Whether you’re pitching to a new or existing contact, trending art is just going to be more marketable than more unique designs. There will always be a market for holiday art (ps: if you’re pitching holiday art, start pitching that six months ahead of the holidays). 

Trending art can still be created in your unique style

If you’re leaning into the logic of designing toward current retail trends but also feel like your work will just blend in with everyone else’s, take heart, my friend of art! 

You really can design collections inspired by current retail trends and still have so much room for your own flavor of creativity and style. 

Sometimes the trend is just a specific color palette (this is often the case with holiday art). So you can create your own style of art and motifs following some of these trending colors and see if your art seems to be more marketable. 

Be sure to check out the Pantone color of the year if this is the path you’re taking – there are a lot of trends and product lines inspired by this yearly color. And this year’s color is Peach Fuzz – cuuuute! I’m glad we’re only in Q2, there’s still time for me to jump on this color trend!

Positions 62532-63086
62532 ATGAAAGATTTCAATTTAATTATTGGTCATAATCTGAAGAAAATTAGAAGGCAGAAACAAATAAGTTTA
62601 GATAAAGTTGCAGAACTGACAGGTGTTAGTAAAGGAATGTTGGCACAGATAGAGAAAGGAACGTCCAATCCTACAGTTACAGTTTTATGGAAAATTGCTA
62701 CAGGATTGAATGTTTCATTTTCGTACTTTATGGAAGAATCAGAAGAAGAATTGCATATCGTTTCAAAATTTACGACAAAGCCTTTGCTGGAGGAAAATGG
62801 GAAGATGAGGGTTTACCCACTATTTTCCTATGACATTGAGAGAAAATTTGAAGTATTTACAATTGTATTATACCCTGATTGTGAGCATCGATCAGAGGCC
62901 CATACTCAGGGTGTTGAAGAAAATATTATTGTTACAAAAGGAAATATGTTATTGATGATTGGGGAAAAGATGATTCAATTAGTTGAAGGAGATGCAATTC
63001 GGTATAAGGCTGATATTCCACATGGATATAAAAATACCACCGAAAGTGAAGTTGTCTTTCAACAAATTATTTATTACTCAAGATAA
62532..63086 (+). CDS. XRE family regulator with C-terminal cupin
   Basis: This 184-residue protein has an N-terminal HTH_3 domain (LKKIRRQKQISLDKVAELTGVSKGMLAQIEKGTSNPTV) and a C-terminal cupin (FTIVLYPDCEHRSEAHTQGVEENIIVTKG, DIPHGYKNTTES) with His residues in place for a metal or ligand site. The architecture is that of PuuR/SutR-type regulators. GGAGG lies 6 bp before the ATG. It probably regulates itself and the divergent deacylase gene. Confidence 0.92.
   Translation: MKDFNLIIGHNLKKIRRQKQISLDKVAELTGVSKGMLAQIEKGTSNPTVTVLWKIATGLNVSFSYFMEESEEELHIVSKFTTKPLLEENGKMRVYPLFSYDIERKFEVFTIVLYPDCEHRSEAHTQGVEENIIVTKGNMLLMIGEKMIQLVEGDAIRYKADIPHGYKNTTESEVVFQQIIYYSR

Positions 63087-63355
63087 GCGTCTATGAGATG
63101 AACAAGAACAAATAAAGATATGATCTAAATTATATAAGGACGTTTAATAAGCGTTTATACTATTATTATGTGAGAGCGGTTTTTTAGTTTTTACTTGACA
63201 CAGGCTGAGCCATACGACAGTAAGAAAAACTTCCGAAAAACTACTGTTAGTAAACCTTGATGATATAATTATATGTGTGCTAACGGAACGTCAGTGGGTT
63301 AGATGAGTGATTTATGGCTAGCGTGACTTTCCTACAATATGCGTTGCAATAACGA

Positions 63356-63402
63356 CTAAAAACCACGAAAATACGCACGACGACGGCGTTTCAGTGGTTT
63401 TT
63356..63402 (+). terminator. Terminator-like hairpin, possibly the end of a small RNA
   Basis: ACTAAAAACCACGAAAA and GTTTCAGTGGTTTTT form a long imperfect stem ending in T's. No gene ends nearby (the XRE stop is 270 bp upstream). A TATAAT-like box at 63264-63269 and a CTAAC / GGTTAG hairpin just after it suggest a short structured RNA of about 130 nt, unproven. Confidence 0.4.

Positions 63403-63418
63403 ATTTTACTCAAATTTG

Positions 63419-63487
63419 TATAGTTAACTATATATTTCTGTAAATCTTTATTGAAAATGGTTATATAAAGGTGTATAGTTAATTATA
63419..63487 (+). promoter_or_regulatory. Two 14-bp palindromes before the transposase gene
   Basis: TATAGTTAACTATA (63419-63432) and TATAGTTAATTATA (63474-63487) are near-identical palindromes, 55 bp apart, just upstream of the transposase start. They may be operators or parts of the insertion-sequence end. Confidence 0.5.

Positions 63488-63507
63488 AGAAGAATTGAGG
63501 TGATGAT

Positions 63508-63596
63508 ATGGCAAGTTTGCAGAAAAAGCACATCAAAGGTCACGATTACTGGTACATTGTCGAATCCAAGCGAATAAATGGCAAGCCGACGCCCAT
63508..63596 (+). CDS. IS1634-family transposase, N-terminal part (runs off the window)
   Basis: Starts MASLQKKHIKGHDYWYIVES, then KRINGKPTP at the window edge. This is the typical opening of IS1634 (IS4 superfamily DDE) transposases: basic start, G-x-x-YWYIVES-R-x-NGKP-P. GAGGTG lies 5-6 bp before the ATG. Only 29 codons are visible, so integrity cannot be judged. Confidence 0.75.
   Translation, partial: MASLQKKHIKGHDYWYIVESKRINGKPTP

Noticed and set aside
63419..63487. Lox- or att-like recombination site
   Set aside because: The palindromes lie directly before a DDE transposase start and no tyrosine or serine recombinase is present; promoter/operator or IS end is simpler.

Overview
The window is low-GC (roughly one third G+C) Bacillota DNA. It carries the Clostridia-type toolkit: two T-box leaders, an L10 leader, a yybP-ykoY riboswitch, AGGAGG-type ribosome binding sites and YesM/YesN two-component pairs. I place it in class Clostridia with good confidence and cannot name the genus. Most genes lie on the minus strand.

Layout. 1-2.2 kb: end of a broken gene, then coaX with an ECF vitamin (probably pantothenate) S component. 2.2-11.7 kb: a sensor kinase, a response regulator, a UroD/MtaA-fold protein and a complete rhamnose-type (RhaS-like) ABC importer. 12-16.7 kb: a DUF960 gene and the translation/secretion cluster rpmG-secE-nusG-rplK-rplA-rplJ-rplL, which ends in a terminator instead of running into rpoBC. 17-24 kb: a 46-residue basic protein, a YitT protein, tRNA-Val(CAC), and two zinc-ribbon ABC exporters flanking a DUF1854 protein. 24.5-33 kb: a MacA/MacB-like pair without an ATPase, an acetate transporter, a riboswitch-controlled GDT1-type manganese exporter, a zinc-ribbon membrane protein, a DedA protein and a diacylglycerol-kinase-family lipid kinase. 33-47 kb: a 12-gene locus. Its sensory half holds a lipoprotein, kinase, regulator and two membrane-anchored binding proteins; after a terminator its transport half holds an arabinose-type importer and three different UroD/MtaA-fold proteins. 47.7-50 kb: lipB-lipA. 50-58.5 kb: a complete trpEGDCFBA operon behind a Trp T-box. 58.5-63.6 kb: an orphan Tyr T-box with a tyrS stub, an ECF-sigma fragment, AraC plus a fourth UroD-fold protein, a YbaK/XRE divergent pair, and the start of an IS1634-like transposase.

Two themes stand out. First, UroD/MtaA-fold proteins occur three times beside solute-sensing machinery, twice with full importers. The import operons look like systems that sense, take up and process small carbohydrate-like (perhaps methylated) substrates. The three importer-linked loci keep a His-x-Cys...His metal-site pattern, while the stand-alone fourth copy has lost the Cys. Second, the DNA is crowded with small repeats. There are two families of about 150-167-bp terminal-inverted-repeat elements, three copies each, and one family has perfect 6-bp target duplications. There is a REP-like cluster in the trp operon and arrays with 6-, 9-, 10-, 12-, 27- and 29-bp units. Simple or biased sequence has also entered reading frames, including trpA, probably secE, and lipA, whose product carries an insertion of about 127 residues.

The CONS of Designing for Current Retail Trends

Your original collection story may not fit into a current trend

Do you design artwork or collections based on a story? For example, I’m working on a few ideas for a floral woodsy collection in honor of my daughter’s upcoming wedding. I’ll incorporate a pretty red barn, some towering pines, and plenty of flowers and greens. 

But will this collection fit into a current retail trend? Hmmm. Maybe? And maybe not. You may have a collection story that you want to tell, and it may not really follow any trend. And it may turn out to be one of your most popular and sold-out collections anyway.

So, trends don’t guarantee success and they’re not necessary for success. 

Your body of work or signature style may not need trends to thrive

Lucky you! Having a signature style or body of work that stands out and speaks for itself is such a gift. So many of us practice and practice seeking to find that creative flow that blends with design goodness to produce work that is uniquely ours and also uniquely marketable.